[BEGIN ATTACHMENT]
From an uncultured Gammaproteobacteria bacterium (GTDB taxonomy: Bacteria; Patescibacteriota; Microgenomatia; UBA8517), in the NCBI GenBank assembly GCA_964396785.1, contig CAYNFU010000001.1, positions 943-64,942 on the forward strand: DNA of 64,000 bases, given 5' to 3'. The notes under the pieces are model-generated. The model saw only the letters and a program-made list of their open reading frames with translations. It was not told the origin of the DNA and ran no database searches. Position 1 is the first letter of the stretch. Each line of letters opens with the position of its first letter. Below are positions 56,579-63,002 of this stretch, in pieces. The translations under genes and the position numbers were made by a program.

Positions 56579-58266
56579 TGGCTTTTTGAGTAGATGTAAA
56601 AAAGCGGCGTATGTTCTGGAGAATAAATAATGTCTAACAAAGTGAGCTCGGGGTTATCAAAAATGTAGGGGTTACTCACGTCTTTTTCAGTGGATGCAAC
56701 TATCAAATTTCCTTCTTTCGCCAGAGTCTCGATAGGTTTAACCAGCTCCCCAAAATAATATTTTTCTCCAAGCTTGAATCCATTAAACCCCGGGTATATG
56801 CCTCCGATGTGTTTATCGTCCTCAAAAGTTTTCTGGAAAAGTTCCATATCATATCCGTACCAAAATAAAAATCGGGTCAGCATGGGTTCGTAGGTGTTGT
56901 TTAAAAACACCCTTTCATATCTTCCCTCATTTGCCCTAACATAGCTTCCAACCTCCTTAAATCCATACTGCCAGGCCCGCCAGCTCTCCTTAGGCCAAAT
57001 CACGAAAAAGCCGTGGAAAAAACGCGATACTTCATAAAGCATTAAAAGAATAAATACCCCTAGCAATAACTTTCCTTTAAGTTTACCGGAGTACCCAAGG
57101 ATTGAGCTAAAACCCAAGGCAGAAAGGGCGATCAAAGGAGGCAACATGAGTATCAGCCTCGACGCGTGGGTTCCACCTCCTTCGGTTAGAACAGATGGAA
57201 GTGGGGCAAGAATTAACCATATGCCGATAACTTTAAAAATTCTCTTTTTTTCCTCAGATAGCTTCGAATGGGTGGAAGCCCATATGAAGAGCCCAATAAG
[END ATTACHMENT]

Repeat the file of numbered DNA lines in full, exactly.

From an uncultured Gammaproteobacteria bacterium (GTDB taxonomy: Bacteria; Patescibacteriota; Microgenomatia; UBA8517), in the NCBI GenBank assembly GCA_964396785.1, contig CAYNFU010000001.1, positions 943-64,942 on the forward strand: DNA of 64,000 bases, given 5' to 3'. The notes under the pieces are model-generated. The model saw only the letters and a program-made list of their open reading frames with translations. It was not told the origin of the DNA and ran no database searches. Position 1 is the first letter of the stretch. Each line of letters opens with the position of its first letter. Below are positions 56,579-63,002 of this stretch, in pieces. The translations under genes and the position numbers were made by a program.

Positions 56579-58266
56579 TGGCTTTTTGAGTAGATGTAAA
56601 AAAGCGGCGTATGTTCTGGAGAATAAATAATGTCTAACAAAGTGAGCTCGGGGTTATCAAAAATGTAGGGGTTACTCACGTCTTTTTCAGTGGATGCAAC
56701 TATCAAATTTCCTTCTTTCGCCAGAGTCTCGATAGGTTTAACCAGCTCCCCAAAATAATATTTTTCTCCAAGCTTGAATCCATTAAACCCCGGGTATATG
56801 CCTCCGATGTGTTTATCGTCCTCAAAAGTTTTCTGGAAAAGTTCCATATCATATCCGTACCAAAATAAAAATCGGGTCAGCATGGGTTCGTAGGTGTTGT
56901 TTAAAAACACCCTTTCATATCTTCCCTCATTTGCCCTAACATAGCTTCCAACCTCCTTAAATCCATACTGCCAGGCCCGCCAGCTCTCCTTAGGCCAAAT
57001 CACGAAAAAGCCGTGGAAAAAACGCGATACTTCATAAAGCATTAAAAGAATAAATACCCCTAGCAATAACTTTCCTTTAAGTTTACCGGAGTACCCAAGG
57101 ATTGAGCTAAAACCCAAGGCAGAAAGGGCGATCAAAGGAGGCAACATGAGTATCAGCCTCGACGCGTGGGTTCCACCTCCTTCGGTTAGAACAGATGGAA
57201 GTGGGGCAAGAATTAACCATATGCCGATAACTTTAAAAATTCTCTTTTTTTCCTCAGATAGCTTCGAATGGGTGGAAGCCCATATGAAGAGCCCAATAAG